Have you decided what you're going to write as a third novel? I’ve just begun Bitter Acres, the story of four women in the 60’s who live on the same suburban street and are best friends. I’m only on chapter two, so I don’t know where the story is going yet. That’s the fun of writing fiction. I love seeing where the characters will take the story.

What's the #1 piece of advice you give other writers? To be a successful writer you must have passion, persistence, and patience. You also must be willing to market and promote once your book is published. Just as a parent’s responsibilities don’t end with giving birth, an author’s responsibilities don’t end with publication. The child must be raised and a book must be marketed.

Do you read for pleasure? If so, what kind of books do you like to read? I read a variety of fiction. Right now, I’m reading Up From the Blue by Susan Henderson, which I’m finding hard to put down, and I just finished Midnight Champagne by A. Manette Ansay, which I loved -- quirky, dark and beautifully written. For me, it’s important to keep reading. It makes me a better writer.

What are your views on chocolate? If it's something you like, do you prefer milk, dark or white chocolate?
I LOVE chocolate! I have a piece of dark chocolate almost every night after dinner, preferably with a little red wine. I don’t trust anyone who doesn’t like chocolate.

Erin O'Riordan and Pagan Spirits would like to thank Judith Marshall, author of HUSBANDS MAY COME AND GO BUT FRIENDS ARE FOREVER, for taking time out for this interview.

This is an affiliate link:

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Writing is far too often the unachievable dream or the dirty little secret of too many writers. The wonders of the Internet and the self-publishing revolution means not only that your dreams are closer than ever before it also means so are the distractions. This workbook sets out to get you to do the work needed to stop talking or wishing you were writing and instead actually write.

Friday, April 15, 2011

"Exploring the Animal/Autism Connection" by Sandra J. Gerencher

Children with disabilities are my inspiration. It's real life. It's what goes on every day. The people in my life inspire me such as my adopted son with autism and my special education students at school. I was once told my son, Terry, would never speak in full sentences. Yet he speaks to our dog, Chance, as if he can understand him.

We don't know what's going on inside an autistic child's brain, but there's something different in my son’s thought processes when he’s talking to the dog. When I stand outside his room, I hear him asking the dog, “Are you hungry? Do you want to play?” It helps him cope with some of the issues he's dealing with.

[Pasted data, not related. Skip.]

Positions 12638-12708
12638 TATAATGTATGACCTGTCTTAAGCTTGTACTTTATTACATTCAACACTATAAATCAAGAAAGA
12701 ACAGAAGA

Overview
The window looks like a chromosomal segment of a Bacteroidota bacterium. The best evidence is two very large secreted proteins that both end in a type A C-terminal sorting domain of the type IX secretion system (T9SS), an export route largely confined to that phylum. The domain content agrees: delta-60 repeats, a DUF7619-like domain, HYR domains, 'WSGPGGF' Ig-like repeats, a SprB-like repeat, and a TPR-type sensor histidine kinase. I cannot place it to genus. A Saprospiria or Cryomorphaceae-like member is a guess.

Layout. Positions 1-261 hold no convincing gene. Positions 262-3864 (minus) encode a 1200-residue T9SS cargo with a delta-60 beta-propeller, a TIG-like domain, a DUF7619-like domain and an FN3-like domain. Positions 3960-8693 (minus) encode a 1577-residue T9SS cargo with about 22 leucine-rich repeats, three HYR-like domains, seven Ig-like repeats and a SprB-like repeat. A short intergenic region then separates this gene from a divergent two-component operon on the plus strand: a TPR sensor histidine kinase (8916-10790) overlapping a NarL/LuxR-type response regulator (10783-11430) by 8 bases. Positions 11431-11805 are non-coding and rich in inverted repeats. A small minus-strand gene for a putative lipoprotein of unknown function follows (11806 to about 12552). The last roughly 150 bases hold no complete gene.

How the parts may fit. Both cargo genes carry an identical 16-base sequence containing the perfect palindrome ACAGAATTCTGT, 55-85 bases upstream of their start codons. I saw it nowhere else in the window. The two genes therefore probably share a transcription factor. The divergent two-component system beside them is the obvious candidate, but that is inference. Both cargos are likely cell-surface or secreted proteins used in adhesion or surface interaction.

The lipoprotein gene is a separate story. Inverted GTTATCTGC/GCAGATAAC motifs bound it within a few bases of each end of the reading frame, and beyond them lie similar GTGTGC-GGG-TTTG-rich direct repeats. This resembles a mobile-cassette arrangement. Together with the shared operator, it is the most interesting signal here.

I think animals can sense the good in people. He is more animated with the dog. They play together constantly. When Terry misbehaves I tell him, ”Chance is sad.” Then I ask, "What would Chance want you to do?" He always wants to make Chance happy. When I put it in terms of the dog, he responds right away.

My goal is to make children aware that there are kids with special needs. Kids nowadays aren't exposed to people with disabilities. Being naturally inquisitive, they need to be taught why others are different. As an educator and mother, if I've accomplished that goal with one child, then that more than satisfies me.


Sandra J. Gerencher is the author of the children’s book Second Chance: How Adoption Saved a Boy with Autism & His Shelter Dog. (Read an excerpt here. A PBS Kids Recommended title.)

Gerencher is a special education teacher in Pennsylvania's Bangor Area public school system. Over the past 20 years she has worked with children and adults with special needs in such areas as counseling, Behavior Specialist Consultation, behavioral research, crisis intervention and abuse therapy. Sandra graduated from Lehigh University with a M.Ed. in Special Education (2004) and from Chestnut Hill College in Philadelphia with an M.S. in Counseling Psychology (1999).

Thursday, April 14, 2011

Repurposing Content: A Strategy for Book Authors

A Guest Post by Tom Von Deck

Using a simple MP3 recorder, you can have yourself a book, an audiobook, an ebook or even an email correspondence course in as little as a few hours. Repurposing content means to use the same content for more than one media type. If you already have written a book, then repurposing your book means to offer it as a CD, a CD box set, a digital download or a multimedia course.